Can business and noble cause share a common ground?
— Julien Le Corre, Co-Founder of YZ Agency
Can business serve noble causes? Yes it does. Julien Le Corre co-founded YZ, an activist agency. His purpose: reinventing business in a socially and environmentally responsible way. Obviously, to save the planet, we need means. And to have these means, we need to generate business. Are the non-profit and for-profit worlds destined to meet and join forces?
Can you describe yourself quickly, who you are, what you do?
I am Julien Le Corre, co-founder of the activist agency YZ. I've always been passionate about brands, and I've set myself the challenge of reinventing the advertising agency business to put it at the service of environmental and societal issues.
I'm convinced that we can reinvent the agency model by choosing our clients with a focus on projects with a positive environmental and societal impact, and by working to promote causes rather than products. That's what we did with our #periodemoji campaign, for example, to help lift the taboo on menstruation.
What are your favorite subjects?
Ecology, impact, societal transitions. Basically, are we going to make it and how?
Agencies can contribute to changing behaviors and mentalities through communication and citizen campaigns. In concrete terms, over the last two years, our campaigns have recruited 15,000 young people in civic service, provoked the adhesion of hundreds of companies to the 1% for the planet, reached millions of people on the subject of menstrual precariousness...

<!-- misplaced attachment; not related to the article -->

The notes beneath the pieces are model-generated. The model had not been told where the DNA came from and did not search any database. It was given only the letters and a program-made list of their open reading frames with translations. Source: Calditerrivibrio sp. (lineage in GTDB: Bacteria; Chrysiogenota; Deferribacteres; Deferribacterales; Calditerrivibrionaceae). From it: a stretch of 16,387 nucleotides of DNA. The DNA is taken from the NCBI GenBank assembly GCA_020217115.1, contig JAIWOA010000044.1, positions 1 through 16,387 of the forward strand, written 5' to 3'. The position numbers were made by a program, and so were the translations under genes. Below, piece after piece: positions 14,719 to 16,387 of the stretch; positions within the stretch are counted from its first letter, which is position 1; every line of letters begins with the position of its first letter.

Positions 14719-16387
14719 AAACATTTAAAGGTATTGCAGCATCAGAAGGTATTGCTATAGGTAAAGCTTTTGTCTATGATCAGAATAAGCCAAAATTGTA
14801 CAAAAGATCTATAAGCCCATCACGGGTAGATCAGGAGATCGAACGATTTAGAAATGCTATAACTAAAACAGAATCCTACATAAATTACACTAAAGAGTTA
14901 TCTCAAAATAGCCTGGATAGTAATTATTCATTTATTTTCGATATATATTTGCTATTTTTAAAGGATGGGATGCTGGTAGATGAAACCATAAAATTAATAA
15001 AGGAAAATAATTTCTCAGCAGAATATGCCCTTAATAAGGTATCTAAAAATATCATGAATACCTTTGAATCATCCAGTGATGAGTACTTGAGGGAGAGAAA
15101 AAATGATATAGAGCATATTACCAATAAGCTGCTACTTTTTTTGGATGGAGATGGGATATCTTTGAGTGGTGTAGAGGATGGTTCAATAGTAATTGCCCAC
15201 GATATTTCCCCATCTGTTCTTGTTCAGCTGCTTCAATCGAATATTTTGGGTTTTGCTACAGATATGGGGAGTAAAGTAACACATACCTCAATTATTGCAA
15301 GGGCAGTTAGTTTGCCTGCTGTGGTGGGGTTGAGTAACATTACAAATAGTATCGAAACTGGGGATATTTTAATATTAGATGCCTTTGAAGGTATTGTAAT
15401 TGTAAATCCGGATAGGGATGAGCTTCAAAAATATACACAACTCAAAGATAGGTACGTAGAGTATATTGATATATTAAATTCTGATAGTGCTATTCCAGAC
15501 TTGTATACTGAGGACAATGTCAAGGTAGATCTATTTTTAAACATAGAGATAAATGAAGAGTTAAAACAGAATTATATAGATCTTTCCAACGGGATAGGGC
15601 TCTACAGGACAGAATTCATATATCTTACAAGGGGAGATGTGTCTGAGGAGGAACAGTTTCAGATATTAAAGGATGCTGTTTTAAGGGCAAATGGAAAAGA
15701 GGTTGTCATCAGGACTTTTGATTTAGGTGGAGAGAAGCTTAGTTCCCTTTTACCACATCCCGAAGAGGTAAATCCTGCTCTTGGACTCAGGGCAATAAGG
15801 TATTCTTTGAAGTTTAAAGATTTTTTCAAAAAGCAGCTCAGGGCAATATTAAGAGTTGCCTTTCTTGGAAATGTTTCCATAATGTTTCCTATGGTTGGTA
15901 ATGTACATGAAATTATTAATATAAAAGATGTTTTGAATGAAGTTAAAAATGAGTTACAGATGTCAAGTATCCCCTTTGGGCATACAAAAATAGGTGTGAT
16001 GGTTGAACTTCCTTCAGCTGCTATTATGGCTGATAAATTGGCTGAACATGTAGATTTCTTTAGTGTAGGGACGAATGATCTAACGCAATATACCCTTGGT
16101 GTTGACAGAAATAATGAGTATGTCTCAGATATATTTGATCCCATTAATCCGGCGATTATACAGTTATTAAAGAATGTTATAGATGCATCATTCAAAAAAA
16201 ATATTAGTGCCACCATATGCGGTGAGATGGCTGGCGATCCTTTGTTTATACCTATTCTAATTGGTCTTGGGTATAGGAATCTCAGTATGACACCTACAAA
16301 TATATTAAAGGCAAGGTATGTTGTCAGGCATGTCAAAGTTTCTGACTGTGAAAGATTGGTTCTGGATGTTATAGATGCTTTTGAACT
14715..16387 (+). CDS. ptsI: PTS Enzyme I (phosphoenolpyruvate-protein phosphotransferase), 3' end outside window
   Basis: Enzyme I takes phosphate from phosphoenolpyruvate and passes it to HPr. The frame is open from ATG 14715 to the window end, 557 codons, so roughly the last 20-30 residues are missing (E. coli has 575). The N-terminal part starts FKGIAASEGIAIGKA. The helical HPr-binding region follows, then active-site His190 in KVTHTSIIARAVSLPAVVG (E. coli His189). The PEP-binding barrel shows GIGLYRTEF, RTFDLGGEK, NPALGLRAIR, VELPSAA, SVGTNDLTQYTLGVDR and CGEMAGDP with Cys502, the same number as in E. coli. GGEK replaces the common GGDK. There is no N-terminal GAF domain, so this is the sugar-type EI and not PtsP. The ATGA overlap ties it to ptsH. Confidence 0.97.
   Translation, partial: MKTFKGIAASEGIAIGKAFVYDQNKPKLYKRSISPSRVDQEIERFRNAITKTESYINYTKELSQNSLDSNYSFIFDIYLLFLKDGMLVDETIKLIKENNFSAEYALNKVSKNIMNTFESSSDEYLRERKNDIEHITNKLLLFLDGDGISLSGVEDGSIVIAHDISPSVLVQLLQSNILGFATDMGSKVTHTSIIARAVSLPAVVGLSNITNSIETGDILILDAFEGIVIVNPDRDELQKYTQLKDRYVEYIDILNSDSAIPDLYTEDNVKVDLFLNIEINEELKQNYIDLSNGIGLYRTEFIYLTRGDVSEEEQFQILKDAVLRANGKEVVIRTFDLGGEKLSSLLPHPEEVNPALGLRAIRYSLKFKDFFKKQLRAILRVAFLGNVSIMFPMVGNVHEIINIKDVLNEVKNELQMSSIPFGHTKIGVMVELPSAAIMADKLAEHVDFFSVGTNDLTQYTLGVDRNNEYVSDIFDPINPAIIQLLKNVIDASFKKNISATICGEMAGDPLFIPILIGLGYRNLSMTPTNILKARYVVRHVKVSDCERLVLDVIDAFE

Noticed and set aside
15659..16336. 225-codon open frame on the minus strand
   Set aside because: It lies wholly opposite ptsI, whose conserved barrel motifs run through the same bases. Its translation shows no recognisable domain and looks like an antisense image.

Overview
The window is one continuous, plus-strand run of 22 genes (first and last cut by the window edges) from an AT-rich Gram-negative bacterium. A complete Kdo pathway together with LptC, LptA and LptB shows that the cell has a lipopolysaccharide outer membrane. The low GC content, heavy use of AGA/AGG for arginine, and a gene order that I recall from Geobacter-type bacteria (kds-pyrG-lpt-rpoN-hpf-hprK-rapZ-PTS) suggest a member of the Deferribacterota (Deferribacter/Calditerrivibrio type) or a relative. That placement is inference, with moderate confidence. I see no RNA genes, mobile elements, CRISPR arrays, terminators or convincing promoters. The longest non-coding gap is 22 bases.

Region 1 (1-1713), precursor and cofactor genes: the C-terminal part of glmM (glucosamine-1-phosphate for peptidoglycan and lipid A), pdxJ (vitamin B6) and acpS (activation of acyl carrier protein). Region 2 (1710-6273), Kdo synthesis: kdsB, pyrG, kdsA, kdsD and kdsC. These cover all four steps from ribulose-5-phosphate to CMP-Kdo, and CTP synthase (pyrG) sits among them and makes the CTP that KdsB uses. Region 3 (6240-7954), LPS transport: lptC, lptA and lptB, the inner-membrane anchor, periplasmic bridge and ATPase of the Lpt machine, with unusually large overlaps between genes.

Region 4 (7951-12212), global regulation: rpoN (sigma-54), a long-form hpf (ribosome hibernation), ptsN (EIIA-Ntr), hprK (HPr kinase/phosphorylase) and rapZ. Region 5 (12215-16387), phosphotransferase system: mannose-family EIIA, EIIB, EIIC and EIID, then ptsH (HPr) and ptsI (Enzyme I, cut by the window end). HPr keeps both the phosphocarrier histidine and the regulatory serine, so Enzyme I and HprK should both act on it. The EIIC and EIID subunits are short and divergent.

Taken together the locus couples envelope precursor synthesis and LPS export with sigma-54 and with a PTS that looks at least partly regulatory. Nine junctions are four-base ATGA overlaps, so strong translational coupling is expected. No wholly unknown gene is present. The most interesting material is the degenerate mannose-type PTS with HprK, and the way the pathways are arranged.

What is the emerging topic that you think will matter in the near future and how did you become aware of it?
The emerging topic that interests me the most is the collaboration between the non-profit and the for-profit, and more broadly the redefinition of entrepreneurship and profit in the light of the environmental crisis. The Ocean Cleanup, Time for the Planet: are we going to see the generalization of entrepreneurial projects whose performance indicators are the positive impact on the environment and not financial performance? Do we have the right to make money while doing good? These are questions that fascinate me.
I believe that two trends are emerging. The first is to reconcile profit with positive impact: yes, we can make money by doing good. The second is that we will spend more and more money to finance not products, but causes, impact.
What are the stakes, the changes and opportunities that this can bring? What are the brakes, the risks?
This is a paradigm shift. Traditionally, we separate the pursuit of profit and selfless action. Doing good is necessarily 'voluntary', while money is the excuse to do what takes us away from it. But today the richest man in the world is the one who revolutionized the car industry, and more and more young people coming out of school want to start businesses to save the planet.
"Yes we can make money by doing good"
Who are the actors in this field? Where can we learn more?
Frédéric Mazella's new project, Captain Cause, is exciting, as is the startup Vendredi which promotes corporate volunteering and civic engagement.
These are startups that promote the connection between companies and associations, to redistribute value and time to causes. It is both a strong impact lever and a lever for attracting and retaining employees.